After your braces are removed, your orthodontic experience does not end. It is critical to wear your retainer according to your orthodontist’s instructions. If you do not wear your retainer as instructed by your orthodontist, your teeth may revert to their previous position, negating the gains gained throughout your orthodontic treatment. In this article, we’ll address the question, “what happens if you don’t wear retainers after braces?”
Importance of following the Orthodontic Process
The time immediately following the removal of your braces is the most critical for keeping your teeth straight. Wearing a retainer for the time prescribed by our team is the best way to maintain the smile you have worked so hard to achieve. If you neglect to wear your retainer, your teeth may move back into their original position. This may happen if you do not wear your retainer after treatment with braces.
Relapsing in Orthodontic Treatment
When your teeth revert to their previous locations, this is referred to as a relapse. This is because your gum tissue is still tender and adjusting to your teeth’s new location. Without the force exerted by the braces, your teeth might easily revert to their original positions.
While infrequent retainer use is not necessarily the cause of a relapse, it is the most frequently cited reason. Many patients underestimate the value of retainers, but the reality is that therapy does not end when the braces or aligners are removed. After the initial phase of therapy is completed, the teeth, surrounding bone, and gums require time to consolidate in their new places. A retainer protects the teeth from forces that seek to reposition them and stabilizes them over time.
This can be avoided by wearing your retainer 24 hours a day for the first few months following the removal of your braces. Once your gums have adjusted to their new position, your orthodontist will permit you to wear your retainers overnight. Although your teeth will be more stable and your chance of relapse will be lower at this point, you must continue wearing your retainers for the remainder of your life if you want to keep your beautiful smile for life.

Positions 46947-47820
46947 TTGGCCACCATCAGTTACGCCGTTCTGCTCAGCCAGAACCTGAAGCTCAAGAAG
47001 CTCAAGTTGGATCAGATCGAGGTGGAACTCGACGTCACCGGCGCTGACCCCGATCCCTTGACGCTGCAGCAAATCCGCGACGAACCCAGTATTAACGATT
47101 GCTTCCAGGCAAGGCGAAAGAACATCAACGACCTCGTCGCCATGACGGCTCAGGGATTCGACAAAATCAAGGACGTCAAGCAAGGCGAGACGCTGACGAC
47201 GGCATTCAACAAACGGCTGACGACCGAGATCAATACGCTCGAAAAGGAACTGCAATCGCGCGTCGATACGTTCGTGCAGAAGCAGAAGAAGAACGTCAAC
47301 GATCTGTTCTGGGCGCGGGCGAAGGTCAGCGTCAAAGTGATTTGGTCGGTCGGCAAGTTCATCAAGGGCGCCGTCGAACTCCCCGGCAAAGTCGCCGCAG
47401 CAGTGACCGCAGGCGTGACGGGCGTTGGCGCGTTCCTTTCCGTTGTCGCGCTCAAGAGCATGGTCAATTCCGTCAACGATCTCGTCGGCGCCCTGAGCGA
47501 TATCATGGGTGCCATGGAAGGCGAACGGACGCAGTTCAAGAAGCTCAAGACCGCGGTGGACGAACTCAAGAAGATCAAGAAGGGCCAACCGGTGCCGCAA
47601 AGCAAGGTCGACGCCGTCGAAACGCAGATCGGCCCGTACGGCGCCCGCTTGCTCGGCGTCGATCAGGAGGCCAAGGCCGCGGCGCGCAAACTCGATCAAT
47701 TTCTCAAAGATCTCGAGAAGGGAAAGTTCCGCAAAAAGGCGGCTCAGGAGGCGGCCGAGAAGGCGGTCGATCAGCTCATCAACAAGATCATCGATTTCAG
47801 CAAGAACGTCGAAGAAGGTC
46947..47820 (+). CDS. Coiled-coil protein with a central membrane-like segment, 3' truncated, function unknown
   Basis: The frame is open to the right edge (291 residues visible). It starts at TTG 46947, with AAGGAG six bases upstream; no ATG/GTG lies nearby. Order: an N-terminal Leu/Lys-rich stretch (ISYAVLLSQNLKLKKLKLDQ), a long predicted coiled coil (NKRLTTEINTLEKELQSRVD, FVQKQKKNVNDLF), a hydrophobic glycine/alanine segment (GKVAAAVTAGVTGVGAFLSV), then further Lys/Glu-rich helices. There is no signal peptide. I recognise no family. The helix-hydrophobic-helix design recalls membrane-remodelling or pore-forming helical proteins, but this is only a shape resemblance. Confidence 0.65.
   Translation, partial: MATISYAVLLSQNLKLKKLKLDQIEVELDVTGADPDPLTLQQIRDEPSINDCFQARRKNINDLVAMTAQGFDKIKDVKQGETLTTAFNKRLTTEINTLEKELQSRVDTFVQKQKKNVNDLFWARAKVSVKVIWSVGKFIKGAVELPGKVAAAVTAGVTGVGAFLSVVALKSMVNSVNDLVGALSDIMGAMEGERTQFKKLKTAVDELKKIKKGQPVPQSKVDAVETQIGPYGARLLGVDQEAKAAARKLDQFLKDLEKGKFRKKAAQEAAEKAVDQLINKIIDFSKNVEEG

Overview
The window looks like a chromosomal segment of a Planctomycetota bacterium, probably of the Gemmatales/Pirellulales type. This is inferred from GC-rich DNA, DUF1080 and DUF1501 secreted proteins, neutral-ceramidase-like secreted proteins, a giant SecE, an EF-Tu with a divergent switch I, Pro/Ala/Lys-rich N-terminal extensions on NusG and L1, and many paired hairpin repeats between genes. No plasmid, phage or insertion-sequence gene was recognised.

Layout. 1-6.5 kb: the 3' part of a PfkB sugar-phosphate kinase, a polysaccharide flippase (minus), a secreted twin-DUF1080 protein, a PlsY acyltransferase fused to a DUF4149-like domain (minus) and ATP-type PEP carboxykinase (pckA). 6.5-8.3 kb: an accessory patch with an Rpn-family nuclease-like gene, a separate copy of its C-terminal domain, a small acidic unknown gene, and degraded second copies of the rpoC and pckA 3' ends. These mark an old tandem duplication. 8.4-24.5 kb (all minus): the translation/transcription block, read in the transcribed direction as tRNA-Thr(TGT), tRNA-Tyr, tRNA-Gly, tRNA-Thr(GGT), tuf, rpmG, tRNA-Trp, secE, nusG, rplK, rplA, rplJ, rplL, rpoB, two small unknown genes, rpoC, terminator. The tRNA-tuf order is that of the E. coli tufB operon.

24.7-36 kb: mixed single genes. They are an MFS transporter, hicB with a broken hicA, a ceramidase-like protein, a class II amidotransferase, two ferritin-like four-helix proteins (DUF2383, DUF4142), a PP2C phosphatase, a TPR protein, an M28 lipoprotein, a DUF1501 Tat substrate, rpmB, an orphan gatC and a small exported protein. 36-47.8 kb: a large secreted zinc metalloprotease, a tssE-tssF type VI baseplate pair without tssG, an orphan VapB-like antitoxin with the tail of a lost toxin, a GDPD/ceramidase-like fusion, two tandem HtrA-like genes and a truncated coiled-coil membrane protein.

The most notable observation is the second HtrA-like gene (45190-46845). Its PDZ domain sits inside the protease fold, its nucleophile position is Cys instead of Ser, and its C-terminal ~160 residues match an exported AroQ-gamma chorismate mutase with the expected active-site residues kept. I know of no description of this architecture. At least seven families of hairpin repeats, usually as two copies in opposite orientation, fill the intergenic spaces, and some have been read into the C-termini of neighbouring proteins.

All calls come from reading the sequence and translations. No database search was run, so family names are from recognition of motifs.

No Retainers: What Happens
When a patient doesn’t wear their retainers, the effects tend to accumulate over time:
After One Week
Your teeth will begin to move back into their initial place as soon as your braces are removed. Everyone’s teeth shift at different speeds, and even the slightest shift can impact how your retainer fits. Wearing your retainer at night is especially crucial in the first week to prevent any relapse.
After One Month
After a month of not using your retainer, you may notice that your bite has changed and your teeth have started to move back into their original position. At this point, you will need to schedule another appointment with our team to get fitted for a different retainer. You may also need to return to wearing your new retainer during the day and at night.
After One Year
Going a year without wearing a retainer means that your teeth will have continued to move back to their original position and may even be crooked. The solution may be to restart treatment with braces. By wearing your retainer as instructed, you can prevent this from happening.
What do you do if you Last wore your Retainer a Month Ago?
You shouldn’t start wearing your retainer right away if you haven’t worn it for a month or longer. You run the risk of hurting yourself if you try to push your retainer in forcefully. Your teeth could have already started to move back to their natural positions. If you last used your aligners a month ago, be careful and don’t force them in. Consult your dentist.
It no longer fits properly if you have to press your retainer back onto your teeth. The same is true if you leave your retainer in an overheated car. You will undoubtedly need to replace it if it does not fit over your teeth correctly.
Wearing a retainer after months
After a few minutes of wearing your newly found retainer, discomfort might occur. If this happens, remove the retainer immediately and never put it back on. This shows that your teeth have undergone a considerable shift and that using your old retainer will cause tooth damage.
Make an appointment to get your teeth realigned with your dentist. The cost to move your teeth will increase the longer you put it off. A painful retainer may cause a tooth’s nerves to die and become irreversibly damaged, requiring oral surgery. You may need a new pair of retainers to keep your teeth in place if they have moved around a lot and your old ones are hurting you.